AZ trumpets positive COPD data to help Symbicort stand up to rivals

The already crowded COPD field is only going to get more competitive going forward--but AstraZeneca is boasting new data it hopes will keep its player going strong.

Last week, the British drugmaker trumpeted top-line results from a study in which ICS/LABA drug Symbicort met its primary endpoint, beating out formoterol Turbuhaler at cutting down on exacerbations in patients with severe forms of the disease.

It’s good news for the company, which has been working to weasel market share away from GlaxoSmithKline giant Advair in the U.S. as it fights off a European Symbicort generic from Teva. The company plans to consider “additional regulatory submissions” based on the results of the study, it said.


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Problem is, two of its fierce competitors have also recently touted exacerbation-reducing data. Back in May, Novartis’ Ultibro Breezhaler--a LAMA/LABA combo med approved in Europe--showed it could top Advair in that department, marking what the Swiss drugmaker’s CMO called “a shift away from therapies containing steroids for the optimal treatment of COPD patients."

But Symbicort’s fellow ICS/LABA drug, Breo--GSK’s Advair follow-up--posted exacerbation-cutting results of its own later in the month, showing that the product bested “usual care”--including LAMAs, LABAs and ICS regimens.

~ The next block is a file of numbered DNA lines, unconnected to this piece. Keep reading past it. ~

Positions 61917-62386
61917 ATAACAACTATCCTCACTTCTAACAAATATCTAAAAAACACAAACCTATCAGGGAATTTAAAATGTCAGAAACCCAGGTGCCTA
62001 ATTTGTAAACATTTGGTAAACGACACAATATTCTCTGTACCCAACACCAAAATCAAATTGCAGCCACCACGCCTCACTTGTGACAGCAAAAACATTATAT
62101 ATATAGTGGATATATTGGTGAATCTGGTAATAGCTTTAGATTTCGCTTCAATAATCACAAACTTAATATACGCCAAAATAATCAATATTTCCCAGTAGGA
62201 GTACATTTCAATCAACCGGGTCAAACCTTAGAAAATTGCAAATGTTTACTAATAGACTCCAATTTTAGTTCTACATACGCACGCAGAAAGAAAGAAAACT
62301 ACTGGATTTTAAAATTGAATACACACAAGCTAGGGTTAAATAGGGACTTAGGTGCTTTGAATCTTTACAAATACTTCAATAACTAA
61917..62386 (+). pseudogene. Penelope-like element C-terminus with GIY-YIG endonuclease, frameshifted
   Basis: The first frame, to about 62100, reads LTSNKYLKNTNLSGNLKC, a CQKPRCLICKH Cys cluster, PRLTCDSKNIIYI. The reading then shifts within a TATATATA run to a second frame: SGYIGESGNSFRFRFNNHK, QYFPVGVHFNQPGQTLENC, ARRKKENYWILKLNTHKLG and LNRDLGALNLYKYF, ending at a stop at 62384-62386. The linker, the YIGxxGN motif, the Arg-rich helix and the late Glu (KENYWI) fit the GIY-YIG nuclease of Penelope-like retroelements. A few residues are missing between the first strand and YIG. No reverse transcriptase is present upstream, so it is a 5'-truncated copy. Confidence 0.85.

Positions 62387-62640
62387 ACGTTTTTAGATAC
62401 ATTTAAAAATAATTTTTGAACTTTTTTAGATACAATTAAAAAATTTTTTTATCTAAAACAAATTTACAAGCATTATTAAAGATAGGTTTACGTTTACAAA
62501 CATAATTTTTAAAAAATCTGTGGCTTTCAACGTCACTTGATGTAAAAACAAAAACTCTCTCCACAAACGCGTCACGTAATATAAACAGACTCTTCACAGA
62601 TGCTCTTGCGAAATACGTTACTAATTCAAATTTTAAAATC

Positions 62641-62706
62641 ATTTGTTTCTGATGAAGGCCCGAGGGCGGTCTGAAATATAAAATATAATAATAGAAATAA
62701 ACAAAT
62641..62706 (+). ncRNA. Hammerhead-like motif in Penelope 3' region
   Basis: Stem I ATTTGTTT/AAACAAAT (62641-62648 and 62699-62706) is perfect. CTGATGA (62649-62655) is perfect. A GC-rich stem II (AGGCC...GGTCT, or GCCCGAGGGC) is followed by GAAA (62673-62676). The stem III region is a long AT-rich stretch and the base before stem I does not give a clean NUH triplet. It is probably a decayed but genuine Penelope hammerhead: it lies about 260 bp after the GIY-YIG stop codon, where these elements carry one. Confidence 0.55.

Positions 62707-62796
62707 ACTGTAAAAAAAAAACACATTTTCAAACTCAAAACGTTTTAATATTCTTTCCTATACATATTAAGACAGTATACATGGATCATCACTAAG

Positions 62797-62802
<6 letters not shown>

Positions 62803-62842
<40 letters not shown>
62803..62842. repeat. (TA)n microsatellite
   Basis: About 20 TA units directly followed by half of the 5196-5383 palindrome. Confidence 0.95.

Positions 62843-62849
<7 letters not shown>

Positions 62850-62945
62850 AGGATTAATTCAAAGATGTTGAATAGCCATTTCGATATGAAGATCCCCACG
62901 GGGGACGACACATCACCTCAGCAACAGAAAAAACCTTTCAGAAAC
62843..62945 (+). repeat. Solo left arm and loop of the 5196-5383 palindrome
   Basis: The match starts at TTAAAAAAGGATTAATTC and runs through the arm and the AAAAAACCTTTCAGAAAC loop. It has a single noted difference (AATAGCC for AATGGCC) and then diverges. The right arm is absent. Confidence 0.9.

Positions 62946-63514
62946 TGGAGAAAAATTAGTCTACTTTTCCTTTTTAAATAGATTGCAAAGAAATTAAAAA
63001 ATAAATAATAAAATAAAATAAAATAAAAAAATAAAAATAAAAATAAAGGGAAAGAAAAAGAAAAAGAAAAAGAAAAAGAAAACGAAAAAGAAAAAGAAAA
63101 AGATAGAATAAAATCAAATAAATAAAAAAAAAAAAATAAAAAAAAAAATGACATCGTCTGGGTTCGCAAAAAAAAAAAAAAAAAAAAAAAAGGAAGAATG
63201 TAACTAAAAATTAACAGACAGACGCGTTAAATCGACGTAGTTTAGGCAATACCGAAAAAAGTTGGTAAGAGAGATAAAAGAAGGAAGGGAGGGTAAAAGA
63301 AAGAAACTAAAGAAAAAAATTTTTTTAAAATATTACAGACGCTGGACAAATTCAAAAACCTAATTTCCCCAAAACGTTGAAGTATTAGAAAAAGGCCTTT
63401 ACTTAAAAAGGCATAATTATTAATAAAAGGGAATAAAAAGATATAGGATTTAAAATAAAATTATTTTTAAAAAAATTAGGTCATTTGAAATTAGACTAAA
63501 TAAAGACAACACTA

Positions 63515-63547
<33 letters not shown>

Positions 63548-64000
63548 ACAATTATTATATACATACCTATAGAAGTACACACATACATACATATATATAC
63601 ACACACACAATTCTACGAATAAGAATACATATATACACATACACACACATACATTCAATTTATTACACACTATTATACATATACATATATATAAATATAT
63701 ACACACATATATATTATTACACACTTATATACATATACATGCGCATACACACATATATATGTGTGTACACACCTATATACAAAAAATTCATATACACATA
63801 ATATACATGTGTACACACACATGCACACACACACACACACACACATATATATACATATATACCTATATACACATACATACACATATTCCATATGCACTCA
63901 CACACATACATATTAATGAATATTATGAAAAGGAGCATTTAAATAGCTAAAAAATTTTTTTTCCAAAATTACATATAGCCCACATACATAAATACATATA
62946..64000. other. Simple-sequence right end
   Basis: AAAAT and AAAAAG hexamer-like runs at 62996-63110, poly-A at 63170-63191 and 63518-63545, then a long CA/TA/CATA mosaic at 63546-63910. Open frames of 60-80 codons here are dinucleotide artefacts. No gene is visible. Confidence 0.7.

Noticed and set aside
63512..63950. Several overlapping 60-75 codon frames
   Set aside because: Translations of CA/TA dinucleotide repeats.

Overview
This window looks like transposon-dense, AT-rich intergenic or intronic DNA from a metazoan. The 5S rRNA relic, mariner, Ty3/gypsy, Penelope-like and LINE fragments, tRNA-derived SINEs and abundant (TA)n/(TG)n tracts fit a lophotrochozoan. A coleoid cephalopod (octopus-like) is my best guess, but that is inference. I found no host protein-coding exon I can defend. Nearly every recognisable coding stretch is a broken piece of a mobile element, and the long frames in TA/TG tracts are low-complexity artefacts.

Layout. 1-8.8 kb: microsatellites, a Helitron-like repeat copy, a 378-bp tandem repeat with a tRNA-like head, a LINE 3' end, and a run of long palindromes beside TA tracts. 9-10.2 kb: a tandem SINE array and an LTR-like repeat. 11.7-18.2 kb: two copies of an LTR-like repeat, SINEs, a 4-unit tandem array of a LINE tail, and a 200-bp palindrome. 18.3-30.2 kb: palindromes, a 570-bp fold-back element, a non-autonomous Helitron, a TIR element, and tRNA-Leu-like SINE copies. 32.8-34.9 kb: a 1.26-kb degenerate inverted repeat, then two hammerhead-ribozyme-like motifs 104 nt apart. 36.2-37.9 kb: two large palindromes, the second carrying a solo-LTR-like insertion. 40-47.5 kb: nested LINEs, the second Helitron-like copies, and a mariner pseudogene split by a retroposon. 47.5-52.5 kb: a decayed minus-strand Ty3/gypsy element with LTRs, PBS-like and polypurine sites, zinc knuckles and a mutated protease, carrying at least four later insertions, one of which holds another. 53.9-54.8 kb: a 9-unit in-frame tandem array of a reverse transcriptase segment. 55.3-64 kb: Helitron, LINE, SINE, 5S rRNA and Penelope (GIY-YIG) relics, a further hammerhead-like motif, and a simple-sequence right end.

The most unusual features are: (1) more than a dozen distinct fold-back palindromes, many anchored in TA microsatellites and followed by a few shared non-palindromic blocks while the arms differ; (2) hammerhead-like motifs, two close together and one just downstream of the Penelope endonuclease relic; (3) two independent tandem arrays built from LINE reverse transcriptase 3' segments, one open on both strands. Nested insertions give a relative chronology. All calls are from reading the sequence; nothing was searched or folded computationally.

Meanwhile, all three drugmakers are bracing themselves for U.S. generic Advair competitors, which are on the way from copycats including Mylan. It’s unclear, though, when they’ll actually hit, and Glaxo chief Andrew Witty has suggested it could still be awhile.

In the interim, AZ is doing what it can to bolster the rest of its respiratory portfolio, which it needs to achieve the sky-high $45 billion sales target CEO Pascal Soriot has put up for 2023.  It won an FDA green-light for LAMA/LABA contender Bevespi Aerosphere in April, and it’s hoping the co-suspension technology in its inhaler device will help set it apart from the other LAMA/LABAs--including GlaxoSmithKline’s slow-starting Anoro Ellipta--that beat it to the U.S. market.

And it’s not stopping there with the new tech: It’s also applying it to “a range” of inhaled cocktail therapies in its pipeline, including a fixed-dose LAMA/LABA/ICS triple combo.

Separately, AZ last week released positive results for Symbicort in pediatric asthma, which it generated to fulfill the terms of a complete response letter the FDA issued in 2009.

- read AZ's release

Related Articles:
GSK hopes to keep the Breo train rolling with new real-world COPD data
Novartis hopes Seretide-topping data can push docs toward Ultibro
AZ counts on inhaler tech to boost respiratory newcomer Bevespi
GSK finally has Breo where it wants it--just in time for Advair copies
Glaxo CEO says new lung meds are grabbing market share. Yes, really

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